BRADENTON, Fla. - After nearly a decade of negotiations and legal challenges, a Florida city has inked a preliminary deal to sell its municipal electric system to an investor-owned utility.

Vero Beach told bondholders Friday that it signed a non-binding letter of intent to sell its system to Florida Power & Light Co., in a $185 million transaction that would provide $20.4 million to retire the city’s outstanding electric utility bonds.

The LOI also sets the stage for due diligence to begin on the final terms of the sale, in which FPL is also expected to pay $108 million to terminate the city’s contractual obligations in the Florida Municipal Power Agency’s bond-financed projects and $20 million to buy out energy contracts with the Orlando Utilities Commission, a notice on the Municipal Securities Rulemaking Board’s EMMA filing system said.

“FMPA has been working for the past several months to provide an option for Vero Beach to exit its FMPA projects,” Assistant General Manager Mark McCain said in an email Monday. “The non-binding Letter of Intent between Vero Beach and FPL is one step toward a binding, definitive agreement.”

McCain said the agency’s governing boards are still discussing the proposal, but have not approved it.

Vero Beach’s current contract entitles the city to 51 megawatts from FMPA’s All Requirements Projects –two coal units and one nuclear unit – in which 13 other Florida cities participate, General Manager Jacob Williams said May 16, before the city council voted 4-1 to approve the LOI.

“The [other] cities would need to be compensated for them taking on power they don’t need,” Williams said, adding that risks associated with the city’s termination will also require compensation.

Williams said a preliminary analysis indicates that the city must pay $76 million for the cost of power and $32 million for a risk-adjusted premium, although advisors are still reviewing the numbers.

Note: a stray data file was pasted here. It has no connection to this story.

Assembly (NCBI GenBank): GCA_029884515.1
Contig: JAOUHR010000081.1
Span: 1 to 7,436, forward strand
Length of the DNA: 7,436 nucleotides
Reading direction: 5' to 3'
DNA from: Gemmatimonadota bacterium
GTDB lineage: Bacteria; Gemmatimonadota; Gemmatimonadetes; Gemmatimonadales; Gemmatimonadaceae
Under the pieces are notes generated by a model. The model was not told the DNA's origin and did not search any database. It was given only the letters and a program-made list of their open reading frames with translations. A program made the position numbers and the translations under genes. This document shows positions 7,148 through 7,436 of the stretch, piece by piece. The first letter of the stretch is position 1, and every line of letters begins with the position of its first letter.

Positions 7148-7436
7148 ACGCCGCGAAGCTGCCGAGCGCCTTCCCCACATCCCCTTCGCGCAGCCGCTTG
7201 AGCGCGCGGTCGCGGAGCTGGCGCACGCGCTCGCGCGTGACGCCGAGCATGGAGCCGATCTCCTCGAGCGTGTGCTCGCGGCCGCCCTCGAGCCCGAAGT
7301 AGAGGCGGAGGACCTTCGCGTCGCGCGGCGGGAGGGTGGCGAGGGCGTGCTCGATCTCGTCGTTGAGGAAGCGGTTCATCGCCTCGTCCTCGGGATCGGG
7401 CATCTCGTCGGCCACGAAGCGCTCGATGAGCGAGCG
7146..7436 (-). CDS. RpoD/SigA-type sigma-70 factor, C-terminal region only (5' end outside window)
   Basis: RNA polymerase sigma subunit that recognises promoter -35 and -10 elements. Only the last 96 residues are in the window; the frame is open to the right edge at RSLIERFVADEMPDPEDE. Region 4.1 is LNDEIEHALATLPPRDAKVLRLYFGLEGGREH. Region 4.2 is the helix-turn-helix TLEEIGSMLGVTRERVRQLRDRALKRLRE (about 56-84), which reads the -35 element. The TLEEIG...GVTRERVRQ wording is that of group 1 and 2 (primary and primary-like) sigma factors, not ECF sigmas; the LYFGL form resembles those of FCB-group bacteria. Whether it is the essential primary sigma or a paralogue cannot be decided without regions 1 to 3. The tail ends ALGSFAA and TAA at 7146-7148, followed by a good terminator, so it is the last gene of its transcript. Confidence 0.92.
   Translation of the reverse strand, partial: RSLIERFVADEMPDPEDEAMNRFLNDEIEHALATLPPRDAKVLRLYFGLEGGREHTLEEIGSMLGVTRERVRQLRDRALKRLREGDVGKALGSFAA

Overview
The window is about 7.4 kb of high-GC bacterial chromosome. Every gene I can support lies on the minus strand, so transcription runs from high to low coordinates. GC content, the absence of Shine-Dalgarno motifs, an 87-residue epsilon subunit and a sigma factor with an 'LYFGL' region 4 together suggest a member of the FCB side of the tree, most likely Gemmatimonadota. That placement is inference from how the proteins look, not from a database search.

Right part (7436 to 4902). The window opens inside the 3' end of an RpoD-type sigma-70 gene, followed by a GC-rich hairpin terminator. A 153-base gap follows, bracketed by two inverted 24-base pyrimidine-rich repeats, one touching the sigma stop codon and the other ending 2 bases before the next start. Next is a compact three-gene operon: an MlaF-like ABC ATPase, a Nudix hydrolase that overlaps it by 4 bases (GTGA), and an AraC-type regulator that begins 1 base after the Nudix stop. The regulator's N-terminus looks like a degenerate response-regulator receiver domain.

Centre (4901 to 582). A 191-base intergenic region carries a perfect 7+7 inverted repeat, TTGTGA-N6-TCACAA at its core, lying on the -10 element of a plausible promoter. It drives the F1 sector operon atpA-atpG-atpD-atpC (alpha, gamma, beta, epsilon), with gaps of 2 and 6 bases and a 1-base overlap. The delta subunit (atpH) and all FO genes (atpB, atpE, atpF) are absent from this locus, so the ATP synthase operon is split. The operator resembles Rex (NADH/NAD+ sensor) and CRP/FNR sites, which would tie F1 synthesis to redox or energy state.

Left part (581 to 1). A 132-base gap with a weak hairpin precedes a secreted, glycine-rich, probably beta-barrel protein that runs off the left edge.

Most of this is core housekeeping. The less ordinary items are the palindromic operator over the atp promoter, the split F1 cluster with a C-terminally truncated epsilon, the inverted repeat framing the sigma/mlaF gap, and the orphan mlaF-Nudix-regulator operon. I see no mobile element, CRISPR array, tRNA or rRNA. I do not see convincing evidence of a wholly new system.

Once the final termination price is determined, he said FMPA will consult with rating agencies and obtain approvals from bondholders, bond insurers, and third parties before consent is requested from each of the 13 cities remaining in the All Requirements Project - a process that could take a minimum of seven months.

As part of the deal to sell the city’s electric system, FPL would also make a $20 million cash payment to Vero Beach, pay $10 million to lease the city’s power plant substation for 99 years, and pay $6.6 million for the city’s pension liability associated with employees who transfer to FPL.

The deal could close by Dec. 31, 2018, according to the EMMA notice.

For years, Vero Beach residents have complained about the city’s high electric rates, attributing some of that cost to power purchased from FMPA. About 16,000 people live in Vero Beach.

FPL officials have made a number of presentations to the city, saying it could offer residents lower electric bills.

Vero Beach voters have passed non-binding referendums twice urging the city council to sell the municipal system.

Some speakers at the May 16 meeting said they questioned the deal now, because FPL’s electric rates have been rising while the city’s bills have decreased.

Williams also told council members that he wanted to dispel the notion that FMPA’s rates are too high.

“Our rates are now some of the lowest rates in the state,” he said. “So this isn’t about large savings any more that citizens may or may not see because, frankly, our rates are going down and some rates are going up.”

FMPA had $1.3 billion of All-Requirements Project revenue bonds outstanding as of Sept. 30, 2016.

Those bonds are rated A-plus by Fitch Ratings and A2 by Moody's Investors Service.

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